A Dummy’s Guide to Comets: 3 amazing things you NEED to know

A celestial object with a majestic tail, like a divine creature roaming the boundless universe –  seems like an apt description for a comet. It is one of the most beautiful marvels to observe from the earth. But then the question arises, what exactly are these? Are they rocks, much like tiny asteroids? Or are they broken bits of larger stars that are coursing through space?

The answer is much simpler: they are masses of frozen gas and rocks, about the size of a small town. When their orbits take them too close to a star, they heat up and they swell up many times over until they become larger than most planets. The ensuing chaos gives out a tail of dust and gases, resulting in the beautiful streaking comets that we’ve all seen in pictures and, if one is lucky enough, in real life. 


Composition and the Tail 

The core of any comet is made up of dust and ice which are coated in dark organic matter. The Rosetta Mission, which inspected a comet, found that around 40% of that comet was made up of organic material. Some comets may have a small rocky core, though that is not conclusively proven. This nucleus is often no wider than a few kilometers in diameter.

When comets pass close to the sun, the ice on the surface of their nucleus melts and forms gas which is the “atmosphere” of the comets, called the coma, which has a diameter of hundreds of kilometers. This coma contains gases such as carbon monoxide, carbon dioxide, methane, and ammonia. A very intriguing fact about the ice of the comets is that it is heavier than that found on earth since it contains more deuterium which is a heavier hydrogen isotope.

As the comets get closer to a star, the radiation from the hot stars pushes away dust particles from the coma, forming the dust tail. On the other hand, charged particles from them ionize gases in the coma, forming a gas tail. Since these are shaped by the star, pushing particles away from the coma, the tails always point away from the stars.


Myths – Comets as Divine Omens 

Like anything which has existed in space and is seen by humans, comets are sure to have myths of gods and prophecies surrounding them. This object has evoked extreme responses in people throughout major civilizations and cultures of humanity throughout history, from joyous celebrations to visceral hysteria.

Throughout the Roman Civilization, comets symbolized the advent of major events, good or bad. The appearance of a comet after the death of Julius Cesar was interpreted as his ascension to godhood (called deification or apotheosis).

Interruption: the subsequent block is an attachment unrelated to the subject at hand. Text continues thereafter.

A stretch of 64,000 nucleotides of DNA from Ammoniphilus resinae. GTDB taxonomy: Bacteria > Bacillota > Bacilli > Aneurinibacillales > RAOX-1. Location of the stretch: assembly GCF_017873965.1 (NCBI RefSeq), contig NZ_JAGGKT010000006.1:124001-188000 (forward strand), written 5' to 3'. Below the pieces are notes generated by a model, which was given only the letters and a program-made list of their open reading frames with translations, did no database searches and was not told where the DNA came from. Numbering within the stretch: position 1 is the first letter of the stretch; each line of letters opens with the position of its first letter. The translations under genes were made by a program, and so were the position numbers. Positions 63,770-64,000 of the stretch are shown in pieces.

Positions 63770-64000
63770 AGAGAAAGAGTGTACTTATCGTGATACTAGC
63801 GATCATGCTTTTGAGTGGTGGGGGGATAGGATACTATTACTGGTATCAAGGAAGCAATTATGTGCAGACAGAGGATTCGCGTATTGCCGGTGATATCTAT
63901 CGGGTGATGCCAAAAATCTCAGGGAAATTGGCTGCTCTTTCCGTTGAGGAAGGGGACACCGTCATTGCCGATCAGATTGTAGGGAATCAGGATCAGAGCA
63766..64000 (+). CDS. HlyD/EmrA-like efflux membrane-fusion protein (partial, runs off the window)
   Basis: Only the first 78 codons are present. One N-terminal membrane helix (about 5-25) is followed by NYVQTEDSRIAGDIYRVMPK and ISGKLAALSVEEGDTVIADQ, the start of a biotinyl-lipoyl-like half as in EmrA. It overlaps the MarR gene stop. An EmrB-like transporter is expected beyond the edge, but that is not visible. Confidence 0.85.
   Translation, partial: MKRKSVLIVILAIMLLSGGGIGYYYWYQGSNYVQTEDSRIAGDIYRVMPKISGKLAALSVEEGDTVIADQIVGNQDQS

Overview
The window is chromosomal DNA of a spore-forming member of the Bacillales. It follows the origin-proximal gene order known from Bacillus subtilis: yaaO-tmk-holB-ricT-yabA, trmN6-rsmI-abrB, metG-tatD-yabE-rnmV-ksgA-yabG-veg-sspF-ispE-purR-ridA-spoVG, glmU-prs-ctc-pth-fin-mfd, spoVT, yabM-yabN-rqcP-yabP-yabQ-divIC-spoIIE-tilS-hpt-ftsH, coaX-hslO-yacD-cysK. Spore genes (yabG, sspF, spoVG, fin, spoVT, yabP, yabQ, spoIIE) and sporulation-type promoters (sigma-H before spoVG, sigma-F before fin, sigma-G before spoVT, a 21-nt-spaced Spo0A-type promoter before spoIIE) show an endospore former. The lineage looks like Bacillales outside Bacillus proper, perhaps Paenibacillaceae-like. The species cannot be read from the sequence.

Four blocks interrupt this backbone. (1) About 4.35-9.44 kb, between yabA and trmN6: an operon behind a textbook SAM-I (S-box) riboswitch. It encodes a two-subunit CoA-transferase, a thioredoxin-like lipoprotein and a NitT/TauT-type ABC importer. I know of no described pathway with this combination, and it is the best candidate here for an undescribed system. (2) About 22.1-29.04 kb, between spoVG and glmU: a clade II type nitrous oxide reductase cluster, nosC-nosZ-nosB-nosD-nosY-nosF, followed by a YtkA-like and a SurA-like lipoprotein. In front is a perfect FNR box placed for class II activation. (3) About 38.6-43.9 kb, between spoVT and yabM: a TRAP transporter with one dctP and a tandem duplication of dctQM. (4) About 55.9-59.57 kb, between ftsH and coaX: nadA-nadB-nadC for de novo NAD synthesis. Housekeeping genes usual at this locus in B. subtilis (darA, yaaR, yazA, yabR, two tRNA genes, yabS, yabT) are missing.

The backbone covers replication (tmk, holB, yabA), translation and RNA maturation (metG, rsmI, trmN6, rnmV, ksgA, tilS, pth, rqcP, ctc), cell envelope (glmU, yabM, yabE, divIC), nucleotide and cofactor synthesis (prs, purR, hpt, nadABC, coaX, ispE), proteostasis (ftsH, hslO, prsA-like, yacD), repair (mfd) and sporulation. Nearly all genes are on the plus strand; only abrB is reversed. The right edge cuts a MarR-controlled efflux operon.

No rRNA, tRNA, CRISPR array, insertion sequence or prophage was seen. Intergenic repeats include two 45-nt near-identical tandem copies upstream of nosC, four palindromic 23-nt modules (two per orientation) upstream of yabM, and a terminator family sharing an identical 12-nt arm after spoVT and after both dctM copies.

In the Norse myths, comets were believed to be part of the giant Ymir’s skull. It was said that when Odin and his brothers killed Ymir and fashioned the Earth out of it, comets were the remnants of his skull falling towards the Earth and disintegrating. 

At the time of the Chinese Empire, comets were an important part of their astrology, with the appearance of one always interpreted as disastrous. Under the Wu Xing Theory ( or the Theory of the Five Elements), comets were a bad omen and symbolized the Yin and Yang imbalance.


Myths aside, Astronomers believe that our observable comets emerged from the protoplanetary disk, a donut-shaped cloud of debris surrounding the sun as it was born. Over the outer edges of this disk, clumps of ice-coated dust formed, which clumped together with other such clumps, again and again, to form ice-rich rocks which then evolved into the nucleus of the comets. 

Comets observed by us from the earth come from the Kuiper Belt, a region of dust and debris that are the leftovers of our solar system as it formed. They also come from the Oort Cloud which exists beyond Pluto, the Cloud is a region of icy objects, including comets.

Occasionally, due to the effect of gravity, comets from the Oort cloud and the Kuiper Belt are thrown into closer orbits much closer to the sun, which enable us to see them.

Explorations (for your further reading)

Some of the missions undertaken by NASA to understand comets better are:

  1. The Stardust Mission
  2. Extrasolar Planet Observation and Characterization (EPOCh) investigation
  3. Deep Impact

Enjoyed reading this? Consider reading: Neutron Stars: 3 amazing fates of Stellar objects

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